The Segregation Index, a joint project between University of Southern California and Stanford University has recently launched. Funded in part by a Russell Sage Foundation grant, the Segregation Index is a comprehensive resource for tracking neighborhood and school segregation in the United States.
Key findings from the Segregation Index on U.S. school segregation:
- In large school districts, White-Black segregation between schools increased 35% and White-Asian segregation more than doubled from 1991 to 2020. White-Hispanic segregation was higher in 2020 than in 1991, peaking in the late 2000s.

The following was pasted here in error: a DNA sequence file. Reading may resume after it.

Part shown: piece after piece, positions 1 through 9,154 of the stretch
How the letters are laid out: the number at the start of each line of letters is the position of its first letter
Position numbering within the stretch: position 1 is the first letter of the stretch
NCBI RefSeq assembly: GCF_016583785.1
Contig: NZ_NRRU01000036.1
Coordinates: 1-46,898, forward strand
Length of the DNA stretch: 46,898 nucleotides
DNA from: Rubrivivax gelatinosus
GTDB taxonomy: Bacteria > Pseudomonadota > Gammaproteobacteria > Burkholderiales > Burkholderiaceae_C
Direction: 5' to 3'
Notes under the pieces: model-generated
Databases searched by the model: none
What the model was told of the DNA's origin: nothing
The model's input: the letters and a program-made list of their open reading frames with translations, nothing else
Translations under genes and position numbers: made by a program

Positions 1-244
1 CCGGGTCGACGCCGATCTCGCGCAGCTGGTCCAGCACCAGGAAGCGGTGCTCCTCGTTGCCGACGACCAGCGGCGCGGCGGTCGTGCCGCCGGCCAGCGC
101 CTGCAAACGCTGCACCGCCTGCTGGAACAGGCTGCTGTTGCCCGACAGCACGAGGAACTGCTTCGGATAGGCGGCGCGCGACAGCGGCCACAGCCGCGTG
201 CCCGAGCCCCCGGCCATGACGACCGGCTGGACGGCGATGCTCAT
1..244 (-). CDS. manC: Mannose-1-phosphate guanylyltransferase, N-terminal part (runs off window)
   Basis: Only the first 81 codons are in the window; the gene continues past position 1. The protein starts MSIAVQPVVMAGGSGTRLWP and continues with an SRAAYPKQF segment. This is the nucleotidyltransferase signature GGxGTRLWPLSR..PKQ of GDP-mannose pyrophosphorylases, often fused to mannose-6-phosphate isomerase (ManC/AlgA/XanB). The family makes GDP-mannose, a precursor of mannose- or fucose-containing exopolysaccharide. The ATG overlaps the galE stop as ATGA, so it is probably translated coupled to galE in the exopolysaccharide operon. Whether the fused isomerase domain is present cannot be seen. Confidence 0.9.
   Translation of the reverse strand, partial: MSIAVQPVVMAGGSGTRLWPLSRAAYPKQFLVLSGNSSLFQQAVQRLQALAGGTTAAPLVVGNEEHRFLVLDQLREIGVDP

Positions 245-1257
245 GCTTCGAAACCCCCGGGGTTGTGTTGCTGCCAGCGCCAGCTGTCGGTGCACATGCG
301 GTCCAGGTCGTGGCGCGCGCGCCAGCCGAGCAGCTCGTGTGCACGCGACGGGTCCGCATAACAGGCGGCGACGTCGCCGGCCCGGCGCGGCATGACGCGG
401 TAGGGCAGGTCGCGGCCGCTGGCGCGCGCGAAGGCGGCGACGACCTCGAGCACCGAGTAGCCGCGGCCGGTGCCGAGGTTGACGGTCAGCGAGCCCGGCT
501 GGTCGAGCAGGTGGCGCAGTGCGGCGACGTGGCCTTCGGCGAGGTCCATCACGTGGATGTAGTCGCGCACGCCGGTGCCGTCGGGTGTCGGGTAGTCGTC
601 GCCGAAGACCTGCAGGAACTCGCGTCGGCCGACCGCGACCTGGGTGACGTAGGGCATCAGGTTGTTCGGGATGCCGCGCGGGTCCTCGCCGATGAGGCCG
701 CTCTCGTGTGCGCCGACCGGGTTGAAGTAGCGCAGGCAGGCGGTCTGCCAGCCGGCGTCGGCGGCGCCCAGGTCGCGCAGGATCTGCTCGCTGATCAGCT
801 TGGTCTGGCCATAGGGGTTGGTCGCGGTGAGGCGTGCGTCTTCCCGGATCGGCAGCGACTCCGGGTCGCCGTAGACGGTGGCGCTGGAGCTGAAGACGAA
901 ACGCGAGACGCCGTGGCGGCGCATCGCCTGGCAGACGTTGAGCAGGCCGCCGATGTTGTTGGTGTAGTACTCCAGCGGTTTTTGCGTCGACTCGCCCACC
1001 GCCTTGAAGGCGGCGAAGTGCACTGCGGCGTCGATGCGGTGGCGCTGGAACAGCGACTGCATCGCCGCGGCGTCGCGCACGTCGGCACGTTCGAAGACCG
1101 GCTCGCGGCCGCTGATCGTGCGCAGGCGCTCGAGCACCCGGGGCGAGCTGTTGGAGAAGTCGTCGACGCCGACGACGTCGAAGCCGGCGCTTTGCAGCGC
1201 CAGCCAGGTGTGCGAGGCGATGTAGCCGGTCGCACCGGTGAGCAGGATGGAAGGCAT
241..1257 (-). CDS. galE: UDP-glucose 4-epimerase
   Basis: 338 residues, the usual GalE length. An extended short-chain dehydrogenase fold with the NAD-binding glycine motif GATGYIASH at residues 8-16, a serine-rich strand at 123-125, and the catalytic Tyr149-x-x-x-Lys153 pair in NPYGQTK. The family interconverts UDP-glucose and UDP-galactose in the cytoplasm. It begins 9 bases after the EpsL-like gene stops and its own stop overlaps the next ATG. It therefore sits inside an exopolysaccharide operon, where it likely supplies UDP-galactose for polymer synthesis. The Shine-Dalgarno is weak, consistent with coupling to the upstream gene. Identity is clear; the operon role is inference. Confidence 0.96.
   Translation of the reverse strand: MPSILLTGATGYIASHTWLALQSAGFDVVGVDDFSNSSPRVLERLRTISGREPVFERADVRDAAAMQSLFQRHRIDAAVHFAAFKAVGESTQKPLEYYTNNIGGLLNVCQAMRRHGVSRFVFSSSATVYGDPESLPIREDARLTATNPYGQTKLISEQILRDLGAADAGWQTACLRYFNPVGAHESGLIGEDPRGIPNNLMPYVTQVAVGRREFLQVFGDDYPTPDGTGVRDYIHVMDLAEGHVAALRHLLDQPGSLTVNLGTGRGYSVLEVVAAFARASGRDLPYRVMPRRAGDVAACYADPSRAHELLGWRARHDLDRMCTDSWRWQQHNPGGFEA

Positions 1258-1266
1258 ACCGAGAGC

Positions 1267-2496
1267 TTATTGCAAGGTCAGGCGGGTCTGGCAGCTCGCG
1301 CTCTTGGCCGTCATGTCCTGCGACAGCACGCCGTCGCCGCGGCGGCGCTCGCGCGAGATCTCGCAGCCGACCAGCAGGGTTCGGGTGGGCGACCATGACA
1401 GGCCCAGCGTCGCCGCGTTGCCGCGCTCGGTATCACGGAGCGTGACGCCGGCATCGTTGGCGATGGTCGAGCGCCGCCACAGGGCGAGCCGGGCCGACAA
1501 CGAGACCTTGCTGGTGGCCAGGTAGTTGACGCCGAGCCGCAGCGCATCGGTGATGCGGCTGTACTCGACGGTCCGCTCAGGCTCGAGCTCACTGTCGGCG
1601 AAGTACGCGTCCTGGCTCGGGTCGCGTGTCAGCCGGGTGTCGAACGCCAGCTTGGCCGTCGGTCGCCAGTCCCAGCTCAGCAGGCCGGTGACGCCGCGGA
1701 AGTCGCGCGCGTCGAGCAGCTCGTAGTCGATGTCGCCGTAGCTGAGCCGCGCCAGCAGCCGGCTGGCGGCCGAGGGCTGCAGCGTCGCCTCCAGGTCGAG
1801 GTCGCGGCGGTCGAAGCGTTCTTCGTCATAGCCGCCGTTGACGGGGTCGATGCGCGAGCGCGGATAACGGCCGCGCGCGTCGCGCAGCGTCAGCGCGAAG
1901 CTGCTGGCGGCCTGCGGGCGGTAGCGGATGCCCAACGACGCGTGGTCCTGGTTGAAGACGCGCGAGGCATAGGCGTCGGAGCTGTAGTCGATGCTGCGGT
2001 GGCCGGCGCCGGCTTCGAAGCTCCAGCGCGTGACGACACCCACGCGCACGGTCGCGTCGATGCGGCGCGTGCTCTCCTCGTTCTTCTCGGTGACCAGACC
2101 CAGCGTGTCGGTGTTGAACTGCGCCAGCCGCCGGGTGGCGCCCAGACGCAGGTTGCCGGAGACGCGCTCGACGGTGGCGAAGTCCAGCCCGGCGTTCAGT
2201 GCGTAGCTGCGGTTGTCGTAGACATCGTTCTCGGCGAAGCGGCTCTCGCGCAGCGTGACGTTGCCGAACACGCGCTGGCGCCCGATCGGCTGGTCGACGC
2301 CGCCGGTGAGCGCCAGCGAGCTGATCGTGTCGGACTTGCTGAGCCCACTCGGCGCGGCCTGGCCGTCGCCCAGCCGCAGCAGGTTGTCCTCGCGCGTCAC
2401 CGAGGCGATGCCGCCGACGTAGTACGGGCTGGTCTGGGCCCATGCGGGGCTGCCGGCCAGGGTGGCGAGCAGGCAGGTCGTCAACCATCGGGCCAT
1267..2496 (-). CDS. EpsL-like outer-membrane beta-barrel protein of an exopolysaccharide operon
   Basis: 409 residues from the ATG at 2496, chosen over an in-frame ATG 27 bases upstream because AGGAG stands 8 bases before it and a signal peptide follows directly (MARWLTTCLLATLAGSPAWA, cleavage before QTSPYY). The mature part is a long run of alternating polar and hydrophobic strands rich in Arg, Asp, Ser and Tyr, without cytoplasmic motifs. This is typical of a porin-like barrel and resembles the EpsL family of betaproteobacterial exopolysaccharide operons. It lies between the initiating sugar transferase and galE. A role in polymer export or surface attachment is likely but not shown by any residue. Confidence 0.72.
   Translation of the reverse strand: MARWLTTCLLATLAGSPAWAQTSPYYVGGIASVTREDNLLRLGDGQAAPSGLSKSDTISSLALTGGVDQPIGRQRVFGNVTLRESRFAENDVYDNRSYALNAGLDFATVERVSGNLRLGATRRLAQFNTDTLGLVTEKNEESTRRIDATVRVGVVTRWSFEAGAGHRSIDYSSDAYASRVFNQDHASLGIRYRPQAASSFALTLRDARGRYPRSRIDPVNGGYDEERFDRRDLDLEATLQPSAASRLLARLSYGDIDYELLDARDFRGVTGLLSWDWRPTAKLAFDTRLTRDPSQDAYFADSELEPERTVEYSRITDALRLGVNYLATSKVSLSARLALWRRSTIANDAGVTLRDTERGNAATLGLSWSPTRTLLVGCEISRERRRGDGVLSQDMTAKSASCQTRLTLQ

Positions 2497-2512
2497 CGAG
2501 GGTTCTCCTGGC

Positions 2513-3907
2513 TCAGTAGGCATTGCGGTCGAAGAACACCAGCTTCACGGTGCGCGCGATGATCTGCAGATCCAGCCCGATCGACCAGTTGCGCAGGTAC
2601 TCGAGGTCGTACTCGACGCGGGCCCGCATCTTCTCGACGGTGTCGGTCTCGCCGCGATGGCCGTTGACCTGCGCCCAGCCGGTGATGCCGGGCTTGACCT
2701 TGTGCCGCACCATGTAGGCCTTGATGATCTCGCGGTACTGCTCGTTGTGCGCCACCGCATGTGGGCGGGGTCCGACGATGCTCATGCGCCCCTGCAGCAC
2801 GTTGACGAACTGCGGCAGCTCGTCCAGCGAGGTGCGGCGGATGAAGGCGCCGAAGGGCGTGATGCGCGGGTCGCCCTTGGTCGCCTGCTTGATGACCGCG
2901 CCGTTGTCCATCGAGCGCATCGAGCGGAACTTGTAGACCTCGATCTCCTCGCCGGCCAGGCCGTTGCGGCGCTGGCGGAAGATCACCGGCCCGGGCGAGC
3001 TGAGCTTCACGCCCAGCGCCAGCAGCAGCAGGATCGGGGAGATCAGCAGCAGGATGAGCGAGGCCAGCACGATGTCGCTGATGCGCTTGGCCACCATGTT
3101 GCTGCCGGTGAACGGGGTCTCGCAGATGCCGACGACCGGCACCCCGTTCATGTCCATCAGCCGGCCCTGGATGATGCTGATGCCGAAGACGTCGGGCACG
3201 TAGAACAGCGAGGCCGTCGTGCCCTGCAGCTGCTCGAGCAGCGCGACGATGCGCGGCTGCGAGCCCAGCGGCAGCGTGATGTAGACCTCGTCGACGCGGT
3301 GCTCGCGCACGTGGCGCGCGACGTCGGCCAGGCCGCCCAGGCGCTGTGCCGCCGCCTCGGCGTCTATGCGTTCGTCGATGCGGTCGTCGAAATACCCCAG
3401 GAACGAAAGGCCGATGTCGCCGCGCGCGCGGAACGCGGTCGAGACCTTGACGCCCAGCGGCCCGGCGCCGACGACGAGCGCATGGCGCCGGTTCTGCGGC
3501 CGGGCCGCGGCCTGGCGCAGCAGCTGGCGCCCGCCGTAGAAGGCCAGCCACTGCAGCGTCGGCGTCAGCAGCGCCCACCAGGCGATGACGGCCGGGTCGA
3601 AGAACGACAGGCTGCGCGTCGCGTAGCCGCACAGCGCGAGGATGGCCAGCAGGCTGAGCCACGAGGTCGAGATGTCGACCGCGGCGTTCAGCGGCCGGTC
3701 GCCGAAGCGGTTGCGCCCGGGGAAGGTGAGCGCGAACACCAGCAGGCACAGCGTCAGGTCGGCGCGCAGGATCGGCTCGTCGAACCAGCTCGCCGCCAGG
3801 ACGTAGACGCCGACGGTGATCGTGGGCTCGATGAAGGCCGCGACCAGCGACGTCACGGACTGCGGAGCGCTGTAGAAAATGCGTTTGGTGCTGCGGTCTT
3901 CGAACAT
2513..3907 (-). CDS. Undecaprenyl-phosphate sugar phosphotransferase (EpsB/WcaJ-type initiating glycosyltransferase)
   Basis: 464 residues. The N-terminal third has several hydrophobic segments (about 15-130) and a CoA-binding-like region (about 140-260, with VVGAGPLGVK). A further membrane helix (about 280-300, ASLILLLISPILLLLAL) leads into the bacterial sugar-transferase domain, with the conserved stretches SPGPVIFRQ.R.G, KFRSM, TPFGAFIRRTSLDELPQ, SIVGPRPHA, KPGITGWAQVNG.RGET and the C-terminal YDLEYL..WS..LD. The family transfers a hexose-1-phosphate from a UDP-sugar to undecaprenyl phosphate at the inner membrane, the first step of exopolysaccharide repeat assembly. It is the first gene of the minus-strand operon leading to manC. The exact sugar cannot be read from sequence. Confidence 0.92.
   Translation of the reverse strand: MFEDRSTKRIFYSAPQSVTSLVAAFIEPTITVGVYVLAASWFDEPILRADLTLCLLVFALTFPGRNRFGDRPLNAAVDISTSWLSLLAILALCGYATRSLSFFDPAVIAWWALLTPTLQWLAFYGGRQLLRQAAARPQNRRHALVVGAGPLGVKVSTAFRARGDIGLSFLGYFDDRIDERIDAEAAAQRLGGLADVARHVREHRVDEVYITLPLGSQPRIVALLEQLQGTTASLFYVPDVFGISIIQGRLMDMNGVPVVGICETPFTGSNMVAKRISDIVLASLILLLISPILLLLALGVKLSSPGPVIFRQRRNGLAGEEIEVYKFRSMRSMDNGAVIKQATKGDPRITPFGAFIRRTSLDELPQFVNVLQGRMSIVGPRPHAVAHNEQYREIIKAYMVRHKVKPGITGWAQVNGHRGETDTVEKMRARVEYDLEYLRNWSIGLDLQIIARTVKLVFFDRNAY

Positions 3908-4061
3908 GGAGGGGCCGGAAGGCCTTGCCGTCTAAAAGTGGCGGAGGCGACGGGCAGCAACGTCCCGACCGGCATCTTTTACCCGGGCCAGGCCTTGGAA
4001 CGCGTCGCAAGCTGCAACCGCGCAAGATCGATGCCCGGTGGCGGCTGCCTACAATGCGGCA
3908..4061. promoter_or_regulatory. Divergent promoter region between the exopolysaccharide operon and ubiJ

- Three large school districts – the Los Angeles Unified School District, Philadelphia, and New York City – all fall in the top 10 most racially segregated school districts for White-Black, White-Hispanic, and White-Asian segregation based on average levels from 1991-2020.
- In large school districts, segregation between poor students (students who are eligible for free lunch) and non-poor students has increased by 47% since 1991.
- In 2020, the poverty rate in the average poor student’s school was about 20 percentage points higher than in the average non-poor student’s school in the same district.